The view from Sun-Earth L5


The View from Sun-Earth L5

NASA’s new twin STEREO solar observatories launched October 25th, 2006, if successfully deployed in separate orbits ahead and behind Earth in its orbit about the Sun, will give us our first 3D look at Sunspots and the powerful solar flares and the coronal mass ejections that can originate in these areas.

Sunspots are born when strong magnetic fields break through the Sun’s surface. These fields are frequently unstable and can explode. The result is a powerful burst of energy that can exceed that of 10 billion hydrogen bombs exploding in unison.

Our astronauts in low Earth orbits, aboard the shuttle or the International Space Station, are protected by Earth’s magnetic van Allen Belts. Yet on Earth, these events can cause a lot of mischief with our ever more intricate and growing electronic communications and computer systems.

But the real danger will be to people caught on the Sunlit side of the Moon, or in space, in transit, beyond the van Allen Belts’ protective shield. It is vital, if we are going to have a any kind of permanent presence on the Moon and elsewhere in space, that we both better understand these events – that is the goal of the STEREO mission – and that we can predict them with greater accuracy and with more lead time, to allow everyone potentially at risk to reach shelter safely.

Per the NASA release, “STEREO’s nearly identical twin, golf cart-sized spacecraft will make observations to help researchers construct the first-ever three-dimensional views of the Sun. The images will show the star’s stormy environment and its effects on the inner solar system, vital data for understanding how the Sun creates space weather.

“After about two months, STEREO’s orbits will be synchronized to encounter the Moon. The “A” observatory will use the Moon’s gravity to redirect it to an orbit “ahead” of Earth. The “B” observatory will encounter the Moon again for a second swingby about one month later to redirect its position “behind” Earth. STEREO is the first NASA mission to use separate lunar swingbys to place two observatories into vastly different orbits around the Sun.”

The initial separation will be less than one degree, as seen from the vantage point of the Sun, but will increase steadily as the craft continue on their two opposing trajectories. The goal is to get a 3 dimensional view of these events. But long term, what we need is something else, advance warning.

The Sun rotates on its axis in “about a month.” As it is not a solid body, it’s rotation is faster at the equator than at the poles, by about a day or so. As a result, through the months, the Sun’s internal magnetic fields get increasingly twisted, until they snap, disappear, and reform with opposite polarity. This is the source of the well known 22-year solar cycle. It is also what creates the periodic high solar storm activity seasons.

We can only see the side of the Sun facing us at the time. If we could see around the advancing limb, we would know of potentially explosive Sun spots before the Sun’s rotation brings them into view. If we had a solar observatory parked in the Sun-Earth L5 position, trailing Earth in its orbit about the Sun by 60 degrees, we could get as much as a week’s early warning.

This L5 point or Lagrange 5 point is one of the dynamically stable points where Earth’s and the Sun’s gravitational influence cancel out. There, 93 million miles or 150 million km trailing Earth in its orbit, a dedicated solar observatory could keep watch through its lifetime, probably on the order of one 22 year solar cycle. So it would be something we would expect to replace regularly, maybe once a decade to increase the likelihood that we have one that is fully operational during all active Sun periods.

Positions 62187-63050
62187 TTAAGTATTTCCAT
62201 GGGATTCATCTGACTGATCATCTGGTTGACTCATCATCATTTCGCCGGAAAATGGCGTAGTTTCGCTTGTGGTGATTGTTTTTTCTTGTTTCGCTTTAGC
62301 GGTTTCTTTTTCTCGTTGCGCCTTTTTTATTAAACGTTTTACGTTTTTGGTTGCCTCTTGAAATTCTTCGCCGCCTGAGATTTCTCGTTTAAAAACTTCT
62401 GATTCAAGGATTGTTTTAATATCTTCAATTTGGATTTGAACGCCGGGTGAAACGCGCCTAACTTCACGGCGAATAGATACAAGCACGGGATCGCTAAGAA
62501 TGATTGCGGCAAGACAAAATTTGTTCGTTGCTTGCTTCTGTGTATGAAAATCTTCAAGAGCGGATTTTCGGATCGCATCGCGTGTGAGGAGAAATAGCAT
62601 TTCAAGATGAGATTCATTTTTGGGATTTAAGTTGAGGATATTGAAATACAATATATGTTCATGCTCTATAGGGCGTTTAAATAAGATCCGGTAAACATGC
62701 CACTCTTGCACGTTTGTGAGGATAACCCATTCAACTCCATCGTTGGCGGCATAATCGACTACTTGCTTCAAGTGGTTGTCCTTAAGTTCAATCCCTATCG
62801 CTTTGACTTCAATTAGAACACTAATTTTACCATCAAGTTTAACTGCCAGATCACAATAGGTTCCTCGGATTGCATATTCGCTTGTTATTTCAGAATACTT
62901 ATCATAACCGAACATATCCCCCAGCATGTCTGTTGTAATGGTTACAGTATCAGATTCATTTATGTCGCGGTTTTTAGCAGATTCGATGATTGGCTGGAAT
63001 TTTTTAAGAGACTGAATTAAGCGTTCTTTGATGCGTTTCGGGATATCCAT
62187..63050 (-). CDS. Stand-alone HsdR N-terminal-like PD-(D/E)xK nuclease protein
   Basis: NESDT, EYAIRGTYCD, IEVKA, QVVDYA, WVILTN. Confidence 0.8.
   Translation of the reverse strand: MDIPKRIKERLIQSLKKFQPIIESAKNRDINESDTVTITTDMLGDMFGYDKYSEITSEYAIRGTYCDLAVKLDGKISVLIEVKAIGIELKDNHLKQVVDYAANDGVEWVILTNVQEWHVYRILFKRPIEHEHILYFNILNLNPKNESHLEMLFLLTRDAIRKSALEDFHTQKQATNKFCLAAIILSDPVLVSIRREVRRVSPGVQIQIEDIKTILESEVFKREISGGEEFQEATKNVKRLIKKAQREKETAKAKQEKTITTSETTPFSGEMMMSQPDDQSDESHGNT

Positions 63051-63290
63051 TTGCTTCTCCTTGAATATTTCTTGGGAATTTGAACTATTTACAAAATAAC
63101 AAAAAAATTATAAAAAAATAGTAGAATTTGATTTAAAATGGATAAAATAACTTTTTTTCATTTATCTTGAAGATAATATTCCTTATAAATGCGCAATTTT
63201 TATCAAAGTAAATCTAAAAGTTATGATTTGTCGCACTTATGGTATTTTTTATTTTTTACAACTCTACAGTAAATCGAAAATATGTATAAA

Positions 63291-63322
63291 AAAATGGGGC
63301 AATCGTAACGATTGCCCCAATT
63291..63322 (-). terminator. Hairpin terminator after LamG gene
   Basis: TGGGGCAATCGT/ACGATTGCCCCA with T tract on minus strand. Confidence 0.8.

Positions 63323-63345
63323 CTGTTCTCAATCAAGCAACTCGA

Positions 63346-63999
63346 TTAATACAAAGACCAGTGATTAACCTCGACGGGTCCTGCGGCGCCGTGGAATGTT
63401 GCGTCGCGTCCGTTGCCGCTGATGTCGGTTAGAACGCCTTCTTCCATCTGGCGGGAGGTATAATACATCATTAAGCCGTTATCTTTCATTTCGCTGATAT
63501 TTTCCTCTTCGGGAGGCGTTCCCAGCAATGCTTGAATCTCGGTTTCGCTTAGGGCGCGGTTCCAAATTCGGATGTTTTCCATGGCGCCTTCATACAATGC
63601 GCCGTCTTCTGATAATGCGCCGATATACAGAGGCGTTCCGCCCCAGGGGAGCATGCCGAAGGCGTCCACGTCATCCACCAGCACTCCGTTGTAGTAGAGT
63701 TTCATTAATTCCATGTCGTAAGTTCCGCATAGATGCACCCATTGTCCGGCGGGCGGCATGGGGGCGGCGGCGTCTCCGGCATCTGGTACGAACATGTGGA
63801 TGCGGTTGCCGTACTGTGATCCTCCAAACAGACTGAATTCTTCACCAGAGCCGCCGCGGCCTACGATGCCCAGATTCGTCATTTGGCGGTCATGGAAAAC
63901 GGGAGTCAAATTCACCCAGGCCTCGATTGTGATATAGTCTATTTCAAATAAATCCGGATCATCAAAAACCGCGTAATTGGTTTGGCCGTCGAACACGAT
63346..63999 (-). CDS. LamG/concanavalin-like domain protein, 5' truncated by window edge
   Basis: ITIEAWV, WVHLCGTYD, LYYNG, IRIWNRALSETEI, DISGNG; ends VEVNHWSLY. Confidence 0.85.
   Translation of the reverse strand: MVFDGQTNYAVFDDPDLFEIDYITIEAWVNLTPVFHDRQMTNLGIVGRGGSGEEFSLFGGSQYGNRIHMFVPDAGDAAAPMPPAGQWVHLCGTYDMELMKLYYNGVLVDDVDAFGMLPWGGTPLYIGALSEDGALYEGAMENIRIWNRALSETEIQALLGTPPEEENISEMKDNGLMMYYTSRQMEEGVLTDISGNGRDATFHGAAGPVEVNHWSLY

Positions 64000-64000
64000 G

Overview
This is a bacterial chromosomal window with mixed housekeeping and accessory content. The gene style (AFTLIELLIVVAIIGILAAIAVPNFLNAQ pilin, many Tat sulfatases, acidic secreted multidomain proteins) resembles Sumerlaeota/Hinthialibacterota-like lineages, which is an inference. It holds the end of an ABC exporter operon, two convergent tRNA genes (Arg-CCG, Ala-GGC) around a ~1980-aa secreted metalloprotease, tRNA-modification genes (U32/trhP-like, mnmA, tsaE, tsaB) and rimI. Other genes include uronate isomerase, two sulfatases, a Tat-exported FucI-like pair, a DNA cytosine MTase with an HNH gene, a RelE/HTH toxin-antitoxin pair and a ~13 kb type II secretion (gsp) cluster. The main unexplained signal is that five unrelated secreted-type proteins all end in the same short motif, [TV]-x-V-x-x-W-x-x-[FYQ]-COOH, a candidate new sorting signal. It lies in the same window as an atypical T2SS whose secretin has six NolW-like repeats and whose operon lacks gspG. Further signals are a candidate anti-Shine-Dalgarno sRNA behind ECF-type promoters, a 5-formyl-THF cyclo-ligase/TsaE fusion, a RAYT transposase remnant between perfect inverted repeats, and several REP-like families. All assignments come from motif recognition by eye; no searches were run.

Such an observatory could do double duty, serving as a data and communications relay for spacecraft or stations further out in the Solar System (on Mars or Europa, for example) temporarily behind the Sun from Earth’s point of view.

Advance warning as important as it is, will be only part of an all-approaches effort to minimize the problem of solar flares and coronal mass ejections. On the Moon, there needs to be a network of shelters placed so that given the ample lead time afforded by an L5 solar observatory, safety can be reached by all those operating on, or in transit across, the exposed lunar surface.

The problem occurs every eleven years. We do not need “blackout periods” for spacefaring. That would have an enormous dampening effect on solar system exploration, and on efforts to open Mars in particular. While trips to the Moon from Earth take only a few days, and would be covered by the kind of lead time we are talking about, presently, there could be one or two launch windows to Mars every decade that would have to be skipped because of high solar flare risk, unless we can develop low-mass (low fuel penalty) radiation protection systems for spacecraft in transit. But that’s another article.

Ideally, a ring of radiation-hardened solar observatories could circle the Moon closer in, possibly even within the orbit of Mercury, giving us maximum coverage of solar weather systems. In the meantime, we urge design and development of a Sun-Earth L5 observatory, to be launched in time for the onset of human crew missions to the Moon.

The first humans to return to the vicinity of the Moon could come well before that time, as early as two years from now, if someone plunks down the $100 million the Russians are asking for a loop-the-Moon flyby tourist experience. That would have to be scheduled for a quiet Sun period.

For more on the problem, check out this online report:

Peter Kokh